The Society for Defending Women’s Rights in Saudi Arabia extends its sympathy to the families of two young women in Riyadh who were gunned down by their brother in front of the Al-Mrab’a Women’s Shelter on Sunday, July 5, 2009.

The religious police, who are called the men of Commission for the Promotion of Virtue and Prevention of Vices, were deeply involved in this crime: they arrested the sisters, Reem and Nouf, and took them to the police station. The two young ladies were convicted of mingling with non-relative males. They were then put in Al-Murab’a Women’s Shelter. Reem was 21 years old, her sister Nouf was 19 years old.

This act by the religious police of arresting women for talking or being with non-relative males, even in public places, has a great impact on a family’s reputation and respect. The honor of the family is immediately ruined, which makes men attack women. The brother (20 years old) gets angry and goes wild. He shoots his sisters in the head and kills them instantly. The crime happens in the middle of the day outside the Riyadh Women's Shelter as their their father was about to take them home.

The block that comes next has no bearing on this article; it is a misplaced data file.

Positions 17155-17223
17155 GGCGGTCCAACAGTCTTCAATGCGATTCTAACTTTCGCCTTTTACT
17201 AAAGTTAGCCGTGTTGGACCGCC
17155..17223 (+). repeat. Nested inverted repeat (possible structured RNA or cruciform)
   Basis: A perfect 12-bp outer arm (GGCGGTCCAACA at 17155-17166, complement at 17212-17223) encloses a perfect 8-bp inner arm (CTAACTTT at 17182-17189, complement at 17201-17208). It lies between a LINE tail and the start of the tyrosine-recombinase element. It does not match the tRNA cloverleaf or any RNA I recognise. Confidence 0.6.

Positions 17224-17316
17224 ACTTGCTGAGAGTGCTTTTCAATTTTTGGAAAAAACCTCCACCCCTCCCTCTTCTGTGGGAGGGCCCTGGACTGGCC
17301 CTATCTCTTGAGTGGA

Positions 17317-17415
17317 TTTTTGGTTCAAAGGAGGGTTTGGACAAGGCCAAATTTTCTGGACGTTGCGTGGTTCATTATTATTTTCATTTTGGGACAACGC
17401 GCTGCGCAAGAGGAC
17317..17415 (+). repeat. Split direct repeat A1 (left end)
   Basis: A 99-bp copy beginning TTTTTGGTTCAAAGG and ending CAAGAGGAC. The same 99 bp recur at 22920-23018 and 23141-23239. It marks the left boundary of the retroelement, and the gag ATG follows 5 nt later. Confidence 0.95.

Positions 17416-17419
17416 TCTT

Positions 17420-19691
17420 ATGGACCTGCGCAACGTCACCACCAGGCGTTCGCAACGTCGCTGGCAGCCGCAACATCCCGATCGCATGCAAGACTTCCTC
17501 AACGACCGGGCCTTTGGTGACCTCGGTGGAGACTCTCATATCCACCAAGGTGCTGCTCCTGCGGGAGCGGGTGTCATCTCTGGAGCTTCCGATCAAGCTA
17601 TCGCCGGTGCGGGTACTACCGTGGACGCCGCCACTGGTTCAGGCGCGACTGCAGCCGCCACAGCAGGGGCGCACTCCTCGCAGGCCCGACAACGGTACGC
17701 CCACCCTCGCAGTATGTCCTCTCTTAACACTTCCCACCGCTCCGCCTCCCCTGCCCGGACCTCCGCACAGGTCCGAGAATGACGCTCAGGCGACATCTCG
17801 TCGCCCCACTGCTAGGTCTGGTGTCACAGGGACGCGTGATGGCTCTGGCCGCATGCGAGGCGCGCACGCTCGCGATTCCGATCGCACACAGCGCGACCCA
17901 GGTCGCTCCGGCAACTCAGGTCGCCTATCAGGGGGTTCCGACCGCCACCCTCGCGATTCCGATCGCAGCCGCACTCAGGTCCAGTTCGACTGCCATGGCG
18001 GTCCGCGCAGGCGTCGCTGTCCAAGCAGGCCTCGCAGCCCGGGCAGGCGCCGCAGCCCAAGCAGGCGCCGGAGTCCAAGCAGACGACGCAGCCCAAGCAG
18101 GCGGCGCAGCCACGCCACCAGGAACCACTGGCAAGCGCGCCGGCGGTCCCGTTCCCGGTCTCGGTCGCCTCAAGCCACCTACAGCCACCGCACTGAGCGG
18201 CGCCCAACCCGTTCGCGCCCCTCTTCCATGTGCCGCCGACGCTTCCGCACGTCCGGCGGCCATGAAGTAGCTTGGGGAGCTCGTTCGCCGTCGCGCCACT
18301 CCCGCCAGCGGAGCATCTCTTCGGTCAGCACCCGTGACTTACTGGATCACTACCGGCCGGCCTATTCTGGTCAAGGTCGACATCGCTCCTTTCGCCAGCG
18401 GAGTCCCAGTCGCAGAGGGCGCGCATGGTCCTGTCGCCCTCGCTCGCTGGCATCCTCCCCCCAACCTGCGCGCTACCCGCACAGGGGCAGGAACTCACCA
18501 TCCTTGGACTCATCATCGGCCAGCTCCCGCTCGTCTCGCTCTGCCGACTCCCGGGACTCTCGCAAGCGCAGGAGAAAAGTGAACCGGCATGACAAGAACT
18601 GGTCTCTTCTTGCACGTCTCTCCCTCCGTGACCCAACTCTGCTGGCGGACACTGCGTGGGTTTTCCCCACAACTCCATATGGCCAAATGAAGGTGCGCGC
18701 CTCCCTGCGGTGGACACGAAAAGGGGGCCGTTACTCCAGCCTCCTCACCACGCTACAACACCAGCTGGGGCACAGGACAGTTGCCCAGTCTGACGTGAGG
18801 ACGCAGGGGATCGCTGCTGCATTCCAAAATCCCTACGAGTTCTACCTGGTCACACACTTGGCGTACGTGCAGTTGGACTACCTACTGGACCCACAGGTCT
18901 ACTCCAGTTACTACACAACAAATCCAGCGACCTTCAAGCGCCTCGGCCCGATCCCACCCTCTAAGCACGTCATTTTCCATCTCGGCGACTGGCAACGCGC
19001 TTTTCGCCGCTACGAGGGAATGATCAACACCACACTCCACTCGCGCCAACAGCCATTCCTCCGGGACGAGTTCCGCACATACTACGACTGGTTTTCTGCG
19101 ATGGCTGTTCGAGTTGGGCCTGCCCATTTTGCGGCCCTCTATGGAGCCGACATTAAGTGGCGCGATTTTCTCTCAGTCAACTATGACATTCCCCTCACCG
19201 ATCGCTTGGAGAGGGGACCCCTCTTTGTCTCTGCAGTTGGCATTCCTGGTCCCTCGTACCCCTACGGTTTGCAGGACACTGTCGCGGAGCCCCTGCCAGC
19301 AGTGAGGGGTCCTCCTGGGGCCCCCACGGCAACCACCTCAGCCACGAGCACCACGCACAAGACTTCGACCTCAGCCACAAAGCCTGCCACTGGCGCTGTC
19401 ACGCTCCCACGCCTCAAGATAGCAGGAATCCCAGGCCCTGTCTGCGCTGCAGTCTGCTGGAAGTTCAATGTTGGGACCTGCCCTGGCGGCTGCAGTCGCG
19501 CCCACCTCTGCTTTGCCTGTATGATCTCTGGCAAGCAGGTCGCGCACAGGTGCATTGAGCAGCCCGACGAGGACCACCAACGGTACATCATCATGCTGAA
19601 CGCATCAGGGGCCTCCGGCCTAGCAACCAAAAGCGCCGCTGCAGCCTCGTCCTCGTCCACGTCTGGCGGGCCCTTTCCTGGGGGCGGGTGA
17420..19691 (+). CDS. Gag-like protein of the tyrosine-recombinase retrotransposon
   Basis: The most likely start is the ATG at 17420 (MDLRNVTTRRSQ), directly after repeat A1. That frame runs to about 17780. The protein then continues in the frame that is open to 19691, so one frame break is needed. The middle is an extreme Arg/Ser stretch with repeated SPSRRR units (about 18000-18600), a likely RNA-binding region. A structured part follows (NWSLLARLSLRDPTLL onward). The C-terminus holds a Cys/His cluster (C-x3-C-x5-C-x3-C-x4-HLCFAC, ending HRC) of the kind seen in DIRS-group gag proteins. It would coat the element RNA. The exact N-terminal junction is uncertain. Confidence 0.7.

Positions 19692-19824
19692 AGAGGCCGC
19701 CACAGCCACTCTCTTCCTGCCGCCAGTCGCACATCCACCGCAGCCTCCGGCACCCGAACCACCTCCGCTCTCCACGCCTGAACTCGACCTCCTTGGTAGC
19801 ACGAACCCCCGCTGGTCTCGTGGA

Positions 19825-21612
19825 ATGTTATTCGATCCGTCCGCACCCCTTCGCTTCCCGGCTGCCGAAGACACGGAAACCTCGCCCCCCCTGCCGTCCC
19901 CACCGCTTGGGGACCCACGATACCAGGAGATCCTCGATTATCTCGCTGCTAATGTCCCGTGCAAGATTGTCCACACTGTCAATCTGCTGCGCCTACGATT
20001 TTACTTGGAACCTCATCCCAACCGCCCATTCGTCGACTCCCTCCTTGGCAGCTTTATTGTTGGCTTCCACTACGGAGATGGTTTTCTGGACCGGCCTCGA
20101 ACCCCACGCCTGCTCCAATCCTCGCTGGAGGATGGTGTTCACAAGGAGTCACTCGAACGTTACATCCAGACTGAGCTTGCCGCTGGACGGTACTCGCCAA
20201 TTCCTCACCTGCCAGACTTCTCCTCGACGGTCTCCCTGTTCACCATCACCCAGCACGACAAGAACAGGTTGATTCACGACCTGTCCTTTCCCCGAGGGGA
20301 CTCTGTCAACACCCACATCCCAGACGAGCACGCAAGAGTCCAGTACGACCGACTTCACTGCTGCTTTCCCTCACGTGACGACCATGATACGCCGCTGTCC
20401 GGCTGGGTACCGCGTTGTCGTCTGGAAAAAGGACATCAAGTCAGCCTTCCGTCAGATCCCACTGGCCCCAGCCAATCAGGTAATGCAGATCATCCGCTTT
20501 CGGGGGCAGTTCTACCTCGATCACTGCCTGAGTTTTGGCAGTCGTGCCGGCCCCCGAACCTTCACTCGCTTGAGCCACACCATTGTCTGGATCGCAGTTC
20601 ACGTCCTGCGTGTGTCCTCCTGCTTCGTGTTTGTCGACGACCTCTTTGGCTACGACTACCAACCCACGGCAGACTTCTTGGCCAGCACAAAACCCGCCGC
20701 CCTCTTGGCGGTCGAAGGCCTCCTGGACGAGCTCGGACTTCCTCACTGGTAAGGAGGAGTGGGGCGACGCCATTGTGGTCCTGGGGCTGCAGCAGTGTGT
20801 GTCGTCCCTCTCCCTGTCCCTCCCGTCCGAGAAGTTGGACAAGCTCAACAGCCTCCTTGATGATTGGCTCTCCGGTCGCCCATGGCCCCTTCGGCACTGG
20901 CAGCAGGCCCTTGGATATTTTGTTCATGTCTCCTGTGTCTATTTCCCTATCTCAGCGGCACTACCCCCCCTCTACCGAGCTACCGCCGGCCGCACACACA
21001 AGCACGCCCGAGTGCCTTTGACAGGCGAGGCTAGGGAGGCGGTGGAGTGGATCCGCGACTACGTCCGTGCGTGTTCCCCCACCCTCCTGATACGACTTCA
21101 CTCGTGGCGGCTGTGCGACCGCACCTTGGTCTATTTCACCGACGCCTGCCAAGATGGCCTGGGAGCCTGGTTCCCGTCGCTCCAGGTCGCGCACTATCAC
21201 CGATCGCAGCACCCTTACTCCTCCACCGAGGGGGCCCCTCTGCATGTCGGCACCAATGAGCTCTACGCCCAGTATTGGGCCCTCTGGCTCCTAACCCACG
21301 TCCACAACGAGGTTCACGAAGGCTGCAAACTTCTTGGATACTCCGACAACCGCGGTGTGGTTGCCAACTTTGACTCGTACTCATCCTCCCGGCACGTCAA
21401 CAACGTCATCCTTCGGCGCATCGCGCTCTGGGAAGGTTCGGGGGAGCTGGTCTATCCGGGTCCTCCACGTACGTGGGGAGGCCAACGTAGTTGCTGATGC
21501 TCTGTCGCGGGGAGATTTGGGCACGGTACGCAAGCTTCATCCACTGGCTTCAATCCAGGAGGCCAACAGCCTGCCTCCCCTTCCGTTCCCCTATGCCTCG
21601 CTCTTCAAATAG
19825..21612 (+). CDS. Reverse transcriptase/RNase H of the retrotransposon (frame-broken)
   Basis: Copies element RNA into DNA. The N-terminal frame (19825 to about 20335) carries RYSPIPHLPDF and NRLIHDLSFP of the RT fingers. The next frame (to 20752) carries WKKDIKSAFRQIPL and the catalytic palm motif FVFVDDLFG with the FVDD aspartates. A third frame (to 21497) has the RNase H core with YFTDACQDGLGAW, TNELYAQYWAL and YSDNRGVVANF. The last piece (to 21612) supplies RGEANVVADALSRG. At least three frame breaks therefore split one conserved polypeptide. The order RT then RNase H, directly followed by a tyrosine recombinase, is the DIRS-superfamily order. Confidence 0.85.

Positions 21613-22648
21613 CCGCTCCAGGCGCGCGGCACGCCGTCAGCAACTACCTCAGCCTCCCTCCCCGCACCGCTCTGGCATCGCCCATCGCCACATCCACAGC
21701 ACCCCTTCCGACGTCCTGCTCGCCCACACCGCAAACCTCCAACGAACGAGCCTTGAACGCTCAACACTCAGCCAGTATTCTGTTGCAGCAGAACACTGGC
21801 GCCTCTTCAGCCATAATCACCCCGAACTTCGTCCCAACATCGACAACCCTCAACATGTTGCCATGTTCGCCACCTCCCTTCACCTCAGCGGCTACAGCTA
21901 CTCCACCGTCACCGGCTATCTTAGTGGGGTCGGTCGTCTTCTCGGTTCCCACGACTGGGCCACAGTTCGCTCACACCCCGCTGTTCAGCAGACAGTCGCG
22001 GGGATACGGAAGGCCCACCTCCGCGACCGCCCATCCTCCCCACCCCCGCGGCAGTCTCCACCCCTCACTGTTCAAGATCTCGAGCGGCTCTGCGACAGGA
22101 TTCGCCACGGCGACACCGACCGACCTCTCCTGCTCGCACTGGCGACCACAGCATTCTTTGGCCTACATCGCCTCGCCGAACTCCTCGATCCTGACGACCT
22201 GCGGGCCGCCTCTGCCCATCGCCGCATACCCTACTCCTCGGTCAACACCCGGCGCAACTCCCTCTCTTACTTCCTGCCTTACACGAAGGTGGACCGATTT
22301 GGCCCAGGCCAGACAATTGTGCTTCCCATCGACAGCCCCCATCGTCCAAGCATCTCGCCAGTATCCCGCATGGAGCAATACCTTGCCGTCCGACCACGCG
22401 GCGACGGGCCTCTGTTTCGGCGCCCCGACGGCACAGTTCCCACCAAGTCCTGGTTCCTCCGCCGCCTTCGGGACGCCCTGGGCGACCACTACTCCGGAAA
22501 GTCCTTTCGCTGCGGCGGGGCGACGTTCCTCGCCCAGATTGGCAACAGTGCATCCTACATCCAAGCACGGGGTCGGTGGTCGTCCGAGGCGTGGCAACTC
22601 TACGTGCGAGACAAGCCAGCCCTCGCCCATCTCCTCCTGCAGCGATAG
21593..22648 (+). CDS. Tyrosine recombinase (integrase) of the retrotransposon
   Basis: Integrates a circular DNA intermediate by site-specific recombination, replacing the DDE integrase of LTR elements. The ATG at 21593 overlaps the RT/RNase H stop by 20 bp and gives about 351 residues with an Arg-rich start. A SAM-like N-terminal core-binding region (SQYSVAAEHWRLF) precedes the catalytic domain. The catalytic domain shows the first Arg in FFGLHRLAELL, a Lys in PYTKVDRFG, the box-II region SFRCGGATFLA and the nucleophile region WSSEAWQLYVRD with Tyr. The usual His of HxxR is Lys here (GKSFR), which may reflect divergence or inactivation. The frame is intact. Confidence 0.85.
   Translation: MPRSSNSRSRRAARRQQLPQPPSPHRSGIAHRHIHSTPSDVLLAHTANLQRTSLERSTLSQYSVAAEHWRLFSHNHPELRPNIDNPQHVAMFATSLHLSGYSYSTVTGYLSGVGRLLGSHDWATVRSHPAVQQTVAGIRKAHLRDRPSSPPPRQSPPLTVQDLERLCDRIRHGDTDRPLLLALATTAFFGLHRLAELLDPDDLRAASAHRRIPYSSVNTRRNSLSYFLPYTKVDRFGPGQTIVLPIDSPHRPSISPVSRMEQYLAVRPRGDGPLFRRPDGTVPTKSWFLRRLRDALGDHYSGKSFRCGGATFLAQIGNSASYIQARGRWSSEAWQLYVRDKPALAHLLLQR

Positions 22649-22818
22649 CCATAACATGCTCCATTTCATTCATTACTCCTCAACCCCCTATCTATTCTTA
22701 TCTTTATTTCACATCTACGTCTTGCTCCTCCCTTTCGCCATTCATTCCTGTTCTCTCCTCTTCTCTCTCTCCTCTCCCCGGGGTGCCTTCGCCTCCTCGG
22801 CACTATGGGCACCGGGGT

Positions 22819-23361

The hands of the religious police as well as the brother’s hands are stained with blood of these innocent young women. These women have not committed any crime to be killed in such a brutal way.

The Society for Defending Women’s Rights in Saudi Arabia demands that the Saudi authorities look at this crime as a homicide, and at the brother as murderer. He should be convicted for his crime so that no other aggressive men act violently against women and kill them in such a cold-blooded act.

The Society for Defending Women’s Rights in Saudi Arabia also demands that the men of the religious police who were involved in this crime be brought to justice, too.

Above all, arresting women for mingling with non-relative males should be stopped: it puts Saudi women in danger and often costs them their lives. This act has nothing to do with the religion of Islam or the Saudi tradition.

Society for Defending Women’s Rights in Saudi Arabia

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